Addiction: Willpower or Disease?

What about both? Or neither? We don’t even really need to label it, do we? Does it help anything? It seems to only divide people and that takes the focus off of recovery. Before you even get started, you’re at a disadvantage.

Yesterday I got to hear Caroline Myss speak on addiction. What I heard, blew my mind, literally expanded my brain. I felt it grow bigger (I’ll have to remember to thank her for the headache). I’m sure much of the reason is because I used to be a very black and white thinker. There was always an absolute. Until there wasn’t.

I’ve been learning the DBT skills for a number of years and if you’re unfamiliar with DBT, I encourage you to read up on it! It has helped me so tremendously. The basic principle says it is both/and vs either/or. Just because something is one way, doesn’t mean it can’t be any other way. Childbirth is a great example. Happiest day of my life, finally becoming a mother. Also, saddest day because she was very premature, was born not breathing and it was touch and go for months afterward. But just because I was sad and scared, that didn’t take away my joy.

Anyway, after being steeped in this new way of looking at life , I couldn’t believe I’d neglected to see the dialectic aspects of the willpower vs disease argument.

I learned early on that addiction was a disease. I believe that, to some extent. On the other hand, I didn’t like surrendering to a Higher Power. Not because I don’t believe in God or because I thought I could handle it on my own but simply because it sucks to feel powerless.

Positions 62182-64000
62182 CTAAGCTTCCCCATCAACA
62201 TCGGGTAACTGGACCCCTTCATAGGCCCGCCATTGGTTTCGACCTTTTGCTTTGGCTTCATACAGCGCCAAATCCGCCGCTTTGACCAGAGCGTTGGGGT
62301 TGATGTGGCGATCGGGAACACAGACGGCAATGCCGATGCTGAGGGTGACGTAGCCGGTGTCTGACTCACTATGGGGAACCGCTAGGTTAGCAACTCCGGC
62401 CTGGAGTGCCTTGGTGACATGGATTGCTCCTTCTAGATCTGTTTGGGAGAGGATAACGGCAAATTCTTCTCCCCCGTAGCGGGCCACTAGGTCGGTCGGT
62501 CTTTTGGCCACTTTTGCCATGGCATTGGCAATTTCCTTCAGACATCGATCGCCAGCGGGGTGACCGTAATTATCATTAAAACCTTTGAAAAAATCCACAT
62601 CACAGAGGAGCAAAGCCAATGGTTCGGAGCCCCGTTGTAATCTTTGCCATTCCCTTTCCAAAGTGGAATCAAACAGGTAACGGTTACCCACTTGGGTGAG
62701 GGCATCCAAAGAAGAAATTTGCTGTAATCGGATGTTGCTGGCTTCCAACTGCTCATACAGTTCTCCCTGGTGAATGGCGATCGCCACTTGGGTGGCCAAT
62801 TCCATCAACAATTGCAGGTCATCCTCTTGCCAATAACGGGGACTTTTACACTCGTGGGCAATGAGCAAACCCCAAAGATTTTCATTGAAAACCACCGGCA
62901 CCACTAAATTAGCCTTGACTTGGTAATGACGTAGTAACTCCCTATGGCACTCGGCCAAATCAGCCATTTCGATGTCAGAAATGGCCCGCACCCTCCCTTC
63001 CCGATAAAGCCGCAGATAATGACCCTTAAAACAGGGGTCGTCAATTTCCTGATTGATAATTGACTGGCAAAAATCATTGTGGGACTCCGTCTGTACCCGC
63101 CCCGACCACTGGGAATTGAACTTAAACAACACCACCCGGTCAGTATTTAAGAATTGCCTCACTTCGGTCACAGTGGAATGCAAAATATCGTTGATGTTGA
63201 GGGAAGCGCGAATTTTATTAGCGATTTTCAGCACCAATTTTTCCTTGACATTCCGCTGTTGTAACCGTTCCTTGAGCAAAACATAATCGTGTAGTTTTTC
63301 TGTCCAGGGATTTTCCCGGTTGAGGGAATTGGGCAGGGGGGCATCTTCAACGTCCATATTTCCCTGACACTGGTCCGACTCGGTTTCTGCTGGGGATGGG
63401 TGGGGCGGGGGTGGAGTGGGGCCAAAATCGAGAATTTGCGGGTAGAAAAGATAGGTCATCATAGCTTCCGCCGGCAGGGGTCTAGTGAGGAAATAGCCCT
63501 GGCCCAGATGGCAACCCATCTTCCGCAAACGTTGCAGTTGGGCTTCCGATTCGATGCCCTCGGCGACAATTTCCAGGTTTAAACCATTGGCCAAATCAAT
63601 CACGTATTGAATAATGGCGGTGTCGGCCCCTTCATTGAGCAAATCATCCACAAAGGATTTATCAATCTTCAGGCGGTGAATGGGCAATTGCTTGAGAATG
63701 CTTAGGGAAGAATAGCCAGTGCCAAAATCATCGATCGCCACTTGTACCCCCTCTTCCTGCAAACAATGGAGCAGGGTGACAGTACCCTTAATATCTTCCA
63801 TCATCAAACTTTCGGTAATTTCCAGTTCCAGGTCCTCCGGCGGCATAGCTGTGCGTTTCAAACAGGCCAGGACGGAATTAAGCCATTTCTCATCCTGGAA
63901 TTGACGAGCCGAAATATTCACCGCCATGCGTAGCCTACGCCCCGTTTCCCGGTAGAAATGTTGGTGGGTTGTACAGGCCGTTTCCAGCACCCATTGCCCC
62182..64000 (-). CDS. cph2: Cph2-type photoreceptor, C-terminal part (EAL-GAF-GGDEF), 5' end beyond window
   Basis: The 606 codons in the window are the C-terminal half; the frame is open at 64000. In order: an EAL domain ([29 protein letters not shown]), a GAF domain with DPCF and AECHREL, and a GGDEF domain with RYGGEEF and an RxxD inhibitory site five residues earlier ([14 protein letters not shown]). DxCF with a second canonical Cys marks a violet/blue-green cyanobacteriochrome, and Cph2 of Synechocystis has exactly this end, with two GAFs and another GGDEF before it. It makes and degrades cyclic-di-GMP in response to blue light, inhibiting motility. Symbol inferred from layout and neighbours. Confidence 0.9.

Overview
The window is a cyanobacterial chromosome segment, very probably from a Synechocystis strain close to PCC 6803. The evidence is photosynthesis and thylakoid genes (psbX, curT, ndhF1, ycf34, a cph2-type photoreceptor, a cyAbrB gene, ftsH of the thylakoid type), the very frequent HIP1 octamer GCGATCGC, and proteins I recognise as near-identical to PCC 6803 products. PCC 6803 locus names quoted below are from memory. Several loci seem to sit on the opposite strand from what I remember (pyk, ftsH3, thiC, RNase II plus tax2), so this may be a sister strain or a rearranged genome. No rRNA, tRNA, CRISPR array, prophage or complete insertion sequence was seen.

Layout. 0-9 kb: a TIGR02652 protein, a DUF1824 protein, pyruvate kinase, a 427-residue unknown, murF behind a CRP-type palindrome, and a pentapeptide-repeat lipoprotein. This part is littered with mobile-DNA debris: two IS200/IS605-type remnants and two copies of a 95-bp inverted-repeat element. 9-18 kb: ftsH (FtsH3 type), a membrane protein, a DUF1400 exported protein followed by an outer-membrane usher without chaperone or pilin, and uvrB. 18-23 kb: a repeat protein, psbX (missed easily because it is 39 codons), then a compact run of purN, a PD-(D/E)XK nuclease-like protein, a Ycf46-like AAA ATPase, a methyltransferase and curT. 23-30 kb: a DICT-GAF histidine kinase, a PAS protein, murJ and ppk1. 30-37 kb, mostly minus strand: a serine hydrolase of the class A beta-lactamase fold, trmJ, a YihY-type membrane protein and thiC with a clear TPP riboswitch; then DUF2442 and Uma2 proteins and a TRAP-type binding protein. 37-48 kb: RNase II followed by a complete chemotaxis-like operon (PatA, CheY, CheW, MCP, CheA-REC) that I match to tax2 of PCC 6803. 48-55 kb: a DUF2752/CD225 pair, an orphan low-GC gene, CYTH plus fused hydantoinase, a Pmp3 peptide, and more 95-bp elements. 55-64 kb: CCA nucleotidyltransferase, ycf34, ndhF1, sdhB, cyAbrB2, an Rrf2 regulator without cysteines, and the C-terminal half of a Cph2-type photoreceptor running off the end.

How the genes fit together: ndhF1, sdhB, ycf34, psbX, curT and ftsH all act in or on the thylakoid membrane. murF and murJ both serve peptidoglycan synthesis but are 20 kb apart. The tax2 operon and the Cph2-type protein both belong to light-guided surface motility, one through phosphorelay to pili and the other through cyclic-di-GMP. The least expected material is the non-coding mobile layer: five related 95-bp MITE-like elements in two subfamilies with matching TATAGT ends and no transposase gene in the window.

If I turned it over to God, was he supposed to freeze me in my tracks every time I came close to a liquor store? Sour the taste of alcohol on my tongue? Come down from Heaven to personally lecture me on the evils of drugs and alcohol? That part wasn’t so laid out for me.

In her talk, she got my attention right away by saying “there is no way we’d ever think of treating a person with any other disease by suggesting that they first admit they were powerless”. That’s not an exact quote, it was more like, if anyone suggested I treat my illness that way, I’d kick them out of the room… That made sense to me.

I didn’t like the notion that when an addict (I use the term addict to include alcoholics, compulsive eaters etc just because it’s easier for me to write) had a relapse, there was very little in the way of consequences. Sure there are the natural consequences of the behavior but as far as family and support, the reaction (if you subscribe to the notion of addiction being a disease) is mostly, if not entirely, encouraging. Just pick up where you left off. It wasn’t you, it was the disease… I’m not suggesting you berate anyone for a relapse, that won’t help… AND, drugs (or whatever the harmful behavior) does not exist without the person. Heroin has never robbed anyone at gunpoint. A fifth of vodka was never pulled over for drunk driving… See where I’m going? We do have some control.